Film & TV

Andiamo! ‘Luca’ is a Winner

Featured Video Play Icon

Director: Enrico Casarosa
Date: June 18, 2021

PG | 1 hour 41 minutes

Disney Studios and Pixar Animation Studios’ partnership was formed on the question, “What if (blank) had feelings?” In 1995, that blank was replaced with toys and the groundbreaking “Toy Story” was released. Twenty years later, the two studios became existential, asking “What if feelings had feelings?” The result was their masterpiece “Inside Out.” 

At a surface level, “Luca” seems to ask “What if sea monsters had feelings,” but it becomes evident that debutant director Enrico Casarosa wants to tell a more grounded tale — one that revolves around two boys, their beautiful Italian town and Vespa scooters. 

Streaming on Disney+, “Luca” tells the story of Luca Paguro (Jacob Tremblay), a young sea monster exhausted by the monotonous life underwater and forbidden by his parents, Daniela (Maya Rudolph) and Lorenzo (Jim Gaffigan), to go beyond the surface. One day, Luca meets the daring Alberto Scorfano (Jack Dylan Grazer) as he casually leaves the ocean, transforming from a sea monster to a human. 

Together, Luca and Alberto have an unforgettable summer as they discover the wonders of the town of Portorosso. They find a friend in Giulia (Emma Berman), become enemies with the town show-off Ercole (Saverio Raimondo), train for a local triathlon and eat a copious amount of Italian food — all while riding scooters. 

The movie is Pixar’s least ambitious effort, which works for and against the film. The simple storytelling is easy to digest and makes for a breezy watch. There are plenty of jokes that will appeal to adults and kids alike — a cameo from Sacha Baron Cohen playing Luca’s creepy uncle stands out as the film’s best gag and an instant favorite character.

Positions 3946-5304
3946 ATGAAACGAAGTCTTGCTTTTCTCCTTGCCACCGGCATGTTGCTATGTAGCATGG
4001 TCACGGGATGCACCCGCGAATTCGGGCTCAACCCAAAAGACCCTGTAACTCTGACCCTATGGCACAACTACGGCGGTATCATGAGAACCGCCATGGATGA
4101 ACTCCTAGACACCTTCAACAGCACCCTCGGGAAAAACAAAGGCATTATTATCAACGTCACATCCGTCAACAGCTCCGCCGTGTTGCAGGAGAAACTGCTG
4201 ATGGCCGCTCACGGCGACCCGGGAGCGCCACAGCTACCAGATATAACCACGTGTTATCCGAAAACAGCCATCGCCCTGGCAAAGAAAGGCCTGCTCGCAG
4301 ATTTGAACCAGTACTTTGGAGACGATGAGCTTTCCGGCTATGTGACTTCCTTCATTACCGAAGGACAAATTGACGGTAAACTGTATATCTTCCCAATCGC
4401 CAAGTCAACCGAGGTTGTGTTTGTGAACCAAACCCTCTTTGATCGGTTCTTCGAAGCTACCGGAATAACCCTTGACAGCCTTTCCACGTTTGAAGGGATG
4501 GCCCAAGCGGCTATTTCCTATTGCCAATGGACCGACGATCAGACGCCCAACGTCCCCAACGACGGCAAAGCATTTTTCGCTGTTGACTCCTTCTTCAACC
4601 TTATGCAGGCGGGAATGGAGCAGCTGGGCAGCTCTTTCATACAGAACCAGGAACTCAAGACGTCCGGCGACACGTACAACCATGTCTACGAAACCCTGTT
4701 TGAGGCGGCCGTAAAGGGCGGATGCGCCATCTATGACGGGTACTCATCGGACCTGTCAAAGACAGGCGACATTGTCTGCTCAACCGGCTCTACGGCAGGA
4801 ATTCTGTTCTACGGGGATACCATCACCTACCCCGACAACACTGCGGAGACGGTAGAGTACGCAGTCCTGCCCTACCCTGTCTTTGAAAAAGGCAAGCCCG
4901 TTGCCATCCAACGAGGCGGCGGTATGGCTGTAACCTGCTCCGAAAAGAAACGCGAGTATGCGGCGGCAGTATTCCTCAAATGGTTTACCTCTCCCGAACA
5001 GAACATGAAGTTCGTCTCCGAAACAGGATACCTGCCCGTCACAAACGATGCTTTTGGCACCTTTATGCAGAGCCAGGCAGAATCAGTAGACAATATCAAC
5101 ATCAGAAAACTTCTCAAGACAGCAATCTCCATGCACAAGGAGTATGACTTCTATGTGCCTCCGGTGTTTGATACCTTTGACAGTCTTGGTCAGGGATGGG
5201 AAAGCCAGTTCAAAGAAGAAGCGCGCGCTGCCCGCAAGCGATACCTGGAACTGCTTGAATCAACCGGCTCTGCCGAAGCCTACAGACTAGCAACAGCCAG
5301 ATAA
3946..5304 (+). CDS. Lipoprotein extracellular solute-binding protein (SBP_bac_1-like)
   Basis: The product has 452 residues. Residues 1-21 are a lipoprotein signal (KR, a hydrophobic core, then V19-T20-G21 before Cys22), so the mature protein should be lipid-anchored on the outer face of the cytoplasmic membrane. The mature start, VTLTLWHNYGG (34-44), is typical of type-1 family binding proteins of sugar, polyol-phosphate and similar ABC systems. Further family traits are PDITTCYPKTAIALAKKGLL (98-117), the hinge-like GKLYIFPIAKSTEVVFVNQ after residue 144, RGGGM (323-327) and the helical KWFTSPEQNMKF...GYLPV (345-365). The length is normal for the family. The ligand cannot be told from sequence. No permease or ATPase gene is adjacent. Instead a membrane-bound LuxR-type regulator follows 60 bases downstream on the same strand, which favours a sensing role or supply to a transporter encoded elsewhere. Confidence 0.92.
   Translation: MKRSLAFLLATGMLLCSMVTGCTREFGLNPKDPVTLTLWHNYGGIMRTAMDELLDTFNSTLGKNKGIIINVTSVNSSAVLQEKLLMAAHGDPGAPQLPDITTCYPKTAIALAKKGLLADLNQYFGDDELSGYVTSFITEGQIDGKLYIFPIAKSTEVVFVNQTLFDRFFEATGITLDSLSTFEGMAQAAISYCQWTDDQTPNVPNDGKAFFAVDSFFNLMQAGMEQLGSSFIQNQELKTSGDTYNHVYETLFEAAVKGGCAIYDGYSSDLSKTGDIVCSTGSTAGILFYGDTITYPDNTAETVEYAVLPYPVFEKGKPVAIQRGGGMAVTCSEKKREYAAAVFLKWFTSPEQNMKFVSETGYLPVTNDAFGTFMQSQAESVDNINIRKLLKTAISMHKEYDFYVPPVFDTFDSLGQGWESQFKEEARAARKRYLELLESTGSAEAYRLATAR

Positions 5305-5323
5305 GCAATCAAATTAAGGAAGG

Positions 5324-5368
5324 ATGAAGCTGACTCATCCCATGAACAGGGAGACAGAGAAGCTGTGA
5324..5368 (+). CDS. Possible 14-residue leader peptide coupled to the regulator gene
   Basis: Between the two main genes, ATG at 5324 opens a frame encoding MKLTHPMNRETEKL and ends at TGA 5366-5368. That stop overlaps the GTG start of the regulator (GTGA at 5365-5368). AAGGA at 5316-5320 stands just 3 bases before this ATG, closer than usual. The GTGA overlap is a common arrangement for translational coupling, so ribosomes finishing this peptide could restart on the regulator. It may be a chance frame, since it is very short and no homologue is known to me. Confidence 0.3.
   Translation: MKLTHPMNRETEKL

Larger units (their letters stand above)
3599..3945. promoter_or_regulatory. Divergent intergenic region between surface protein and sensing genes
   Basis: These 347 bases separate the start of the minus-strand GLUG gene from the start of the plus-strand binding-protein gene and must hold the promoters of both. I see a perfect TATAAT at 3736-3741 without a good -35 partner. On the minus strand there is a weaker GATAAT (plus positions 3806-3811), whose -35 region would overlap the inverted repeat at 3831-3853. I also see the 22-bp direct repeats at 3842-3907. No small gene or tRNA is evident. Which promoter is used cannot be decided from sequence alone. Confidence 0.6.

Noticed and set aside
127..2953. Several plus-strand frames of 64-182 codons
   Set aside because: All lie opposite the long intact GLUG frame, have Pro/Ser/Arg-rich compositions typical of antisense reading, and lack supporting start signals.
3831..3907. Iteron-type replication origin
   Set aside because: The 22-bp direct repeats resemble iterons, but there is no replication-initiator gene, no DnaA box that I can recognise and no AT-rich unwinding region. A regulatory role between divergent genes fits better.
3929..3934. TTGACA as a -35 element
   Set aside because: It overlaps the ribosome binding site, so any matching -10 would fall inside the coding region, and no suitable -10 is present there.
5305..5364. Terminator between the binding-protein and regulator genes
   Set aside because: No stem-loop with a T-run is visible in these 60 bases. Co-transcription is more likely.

As great as it is to see the two mega studios pursue original stories, the movie plays it too safe with typical animated film tropes: the timid protagonist who finds courage, overprotective parents, a rebellious friend. The beats are all too familiar and Casarosa never seizes the opportunity to create something one-of-a-kind. 

Instead, the director chooses to focus on the aesthetic of the movie, and does a terrific job. He’s able to capture the Italian Riviera with bright colors and vibrancy. It seems that with each new feature, Pixar sets new benchmarks in animation. There are moments in the film where the pasta or old Italian buildings look real. The animation is similar to Studio Ghibli movies — hand drawn instead of computer generated — making it more visually appealing. 

It’s a shame Disney decided to release the movie solely on its streaming service. It would’ve looked incredible on a big screen. In addition to the visuals, the score by Dan Romer is whimsical and melodious. 

These technical aspects are elevated by a strong voice cast. 

Tremblay (“Room,” “Good Boys”) does a nice job matching Luca’s frantic and nervous personality and adds a bit of aloofness to the character. Even when Luca makes a bad decision, the viewer still roots for him because Tremblay makes him so likable. Grazer (“It,” “Shazam!”) is equally good and excels in the movie’s emotional scenes. 

Rudolph ( “Bridesmaids,” “The Mitchells vs. the Machines”) is on a roll with these mother roles — and rightfully so. She effortlessly plays the loving but protective Daniela and has one of the movie’s key moments trying to find her son in a swarm of Italian children. Newcomer Berman is also endearing along with Gaffigan (“Super Troopers 2,” “Tesla”), who’s hilarious as a goofball father. Martin (“Speed,” “Dumbo”) doesn’t get many scenes as Luca’s grandmother but steals every one she’s in. 

Even though this movie plays it safe at times, its heart puts it in the same bucket as some of the best in the Pixar canon. The ending is bittersweet and effective, tugging at the heartstrings, yet leaving the viewer with hope — and the feeling that there will be an inevitable sequel. 

At its best, this movie is a breath of fresh air — a break from unoriginal or mediocre animated movies. These are new characters with a new setting to fall in love with. It never becomes a transcendent piece of work, but is able to rely on its stunning visuals to create a visceral experience. It’s like the gelato Luca and Alberto eat: refreshing, sweet and leaves the viewer wanting more. 

“Luca,” rated PG, is now streaming on Disney+. 

(Visited 301 times, 3 visits today)
Next Story